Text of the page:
of this is in the
    >>> "educational debate." As I see it, Collaboration
    essentially involves both
    >>> cooperation and conflict. Conflict is also one
    form or aspect of
    >>> collaboration, because the parties are working
    towards two opposite
    >>> concepts of the same object. "Object" here
    therefore has a slippery
    >>> meaning. It can mean the /Arbeitsgegenstand/, the
    object worked upon, or
    >>> the Gegenstand, the object aimed for. Both ideas
    incorporate the
    >>> possibility of difference.
    >>>
    >>> Collaboration essentially involves the coming
    together of distinct
    >>> parties (or subjects). True Collaboration involves
    a merging of the
    >>> subjectivities for the course of a single project,
    but there are "limiting
    >>> cases" of non-collaborative collaboration. These
    include an exchange of
    >>> labour governed by a negotiation of a contract
    (such as customer-service
    >>> provider in which the subjects retain their mutual
    independence throughout)
    >>> and command-and-obey (in which one subject is
    subordinated to another).
    >>>
    >>> Cooperation does not imply conflict within the
    working relationship
    >>> usually because there is a division of labour;
    Collaboration on the other
    >>> hand involves each party taking a critical
    attitude towards the
    >>> contribution of the other party. o conflict is an
    essential ingredient to
    >>> Collaboration.
    >>>
    >>> Collaboration is a learning process, to the extent
    that one could argue
    >>> that learning can *only* be a Collaborative
    process. So Collaboration means
    >>> that the object (aim) of the labour changes,
    because the /concept /of the
    >>> object changes.
    >>> Collaborators learn about the object (worked upon)
    in the process of
    >>> working on it, and the object (aim) by realising it.
    >>>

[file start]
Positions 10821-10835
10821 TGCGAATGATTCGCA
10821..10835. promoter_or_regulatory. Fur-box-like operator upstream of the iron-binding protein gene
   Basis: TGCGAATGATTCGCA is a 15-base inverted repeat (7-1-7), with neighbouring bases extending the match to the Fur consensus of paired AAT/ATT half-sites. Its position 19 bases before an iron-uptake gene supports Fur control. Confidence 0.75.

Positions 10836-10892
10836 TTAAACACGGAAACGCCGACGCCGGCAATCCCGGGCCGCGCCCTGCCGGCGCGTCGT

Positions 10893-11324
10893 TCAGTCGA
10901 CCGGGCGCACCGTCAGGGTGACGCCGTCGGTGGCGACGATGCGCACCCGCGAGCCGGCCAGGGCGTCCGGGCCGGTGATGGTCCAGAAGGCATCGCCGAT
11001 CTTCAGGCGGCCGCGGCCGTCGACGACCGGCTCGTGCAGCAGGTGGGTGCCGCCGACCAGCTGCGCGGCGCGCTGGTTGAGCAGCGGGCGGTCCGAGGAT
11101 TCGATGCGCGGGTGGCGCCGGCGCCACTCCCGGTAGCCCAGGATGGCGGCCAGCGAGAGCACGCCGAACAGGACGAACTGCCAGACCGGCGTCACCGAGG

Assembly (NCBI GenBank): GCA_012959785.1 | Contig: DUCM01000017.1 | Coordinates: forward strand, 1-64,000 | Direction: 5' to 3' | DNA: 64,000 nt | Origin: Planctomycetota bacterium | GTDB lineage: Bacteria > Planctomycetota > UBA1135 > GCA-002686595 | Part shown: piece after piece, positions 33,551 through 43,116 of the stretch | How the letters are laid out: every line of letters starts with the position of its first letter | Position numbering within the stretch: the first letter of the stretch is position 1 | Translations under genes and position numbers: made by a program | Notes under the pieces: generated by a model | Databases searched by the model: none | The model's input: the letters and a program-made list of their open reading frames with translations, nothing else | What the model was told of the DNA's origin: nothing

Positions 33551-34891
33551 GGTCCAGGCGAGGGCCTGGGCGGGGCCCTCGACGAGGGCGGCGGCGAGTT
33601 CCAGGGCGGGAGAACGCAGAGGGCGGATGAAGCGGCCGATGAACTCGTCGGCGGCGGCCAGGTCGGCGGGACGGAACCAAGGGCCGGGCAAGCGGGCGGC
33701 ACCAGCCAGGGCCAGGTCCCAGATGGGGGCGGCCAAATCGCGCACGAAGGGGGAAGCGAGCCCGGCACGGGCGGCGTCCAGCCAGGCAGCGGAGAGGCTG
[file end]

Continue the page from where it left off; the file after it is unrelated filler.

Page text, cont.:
>>> In education there has been an unfortunate
    development in which (1)
    >>> students work independently because they are
    physically or organisationally
    >>> distant, (2) Collaboration between the students is
    then facilitated by the
    >>> use of computer and communication equipment, (3)
    Students who are already
    >>> face-to-face are obliged to introduce a computer
    between them so that their
    >>> collaboration, instead of being face-to-face,
    mediated only by the
    >>> /Arbeitsgegenstand/, they now find their
    Collaboration mediated by a
    >>> computer. That is, "Collaboration" has come to
    mean the undermining of
    >>> Collaboration by the use of Collaborative tools to
    avoid closer
    >>> collaboration.
    >>>
    >>> And this is the danger. The education bureaucracy
    has heard a bit about
    >>> the benefits of Collaboration as a learning
    process, and that Collaboration
    >>> requires equipment. So they get the idea that they
    have to separate
    >>> students or researchers from one another so that
    they can collaborate.
    >>> Once separated the bureaucacy can provide
    equipment to allow students
    >>> to Collaborate notwithstanding their having been
    separated from one
    >>> another. And the same goes for
    >>> students+teachers, research+industry,
    management+workers, etc.
    >>>
    >>> Does that help, Michael?
    >>> Andy
    >>>
    >>>
    ------------------------------------------------------------
    >>> *Andy Blunden*
    >>> http://home.pacific.net.au/~andy/
    <http://home.pacific.net.au/%7Eandy/>
    >>> On 18/04/2016 6:38 AM, Glassman, Michael wrote:
    >>>
    >>>> Hello all,
    >>>>
    >>>> I have a question for anybody who might be
    willing to respond. How do
    >>>> you define collaboration?  What spurs this
    question is that PISA is
    >>>> developing a framework for testing collaboration
    internationally.  At first
    >>>> I thought I was getting punked, but it really is
    happening, the framework
    >>>> is at the link below.   The idea of collaboration
    is being used more and
    >>>> more - especially in contexts that involve
    computer/web based research, but
    >>>> it often times seems to be a placeholder. The
    word only came into vogue
    >>>> late nineteenth century I think -  col meaning
    together and labore meaning
    >>>> to labor.  A lot of people who discuss
    collaboration invoke Vygotsky (e.g.
    >>>> the PISA framework) or sometimes Dewey (Although
    I am kind of sure Dewey
    >>>> never actually used the word collaboration, but
    I  might be wrong).  Anyway
    >>>> the PISA document defines collaboration but in a
    very simplistic way I
    >>>> think so that it is not wrong but not helpful.  I
    know there was some
    >>>> research around language (being able
    >>>>
    >>>   to
    >>
    >>>     create shared meanings).  But so far to me it
    seems to miss the
    >>>> point, but I can't think what I would replace it
    with.  I guess you could
    >>>> call this a request for comments.  I find PISA
    creating a test for
    >>>> collaboration kind of dangerous.
    >>>>
    >>>>
    https://www.oecd.org/pisa/pisaproducts/Draft%20PISA%202015%20Collabor
    >>>> a tive%20Problem%20Solving%20Framework%20.pdf
    >>>>
    >>>> Michael
    >>>>
    >>>>
    >>>>
    >>
    >>
    >>
    >


    --

    It is the dilemma of psychology to deal as a natural
    science with an object
    that creates history. Ernst Boesch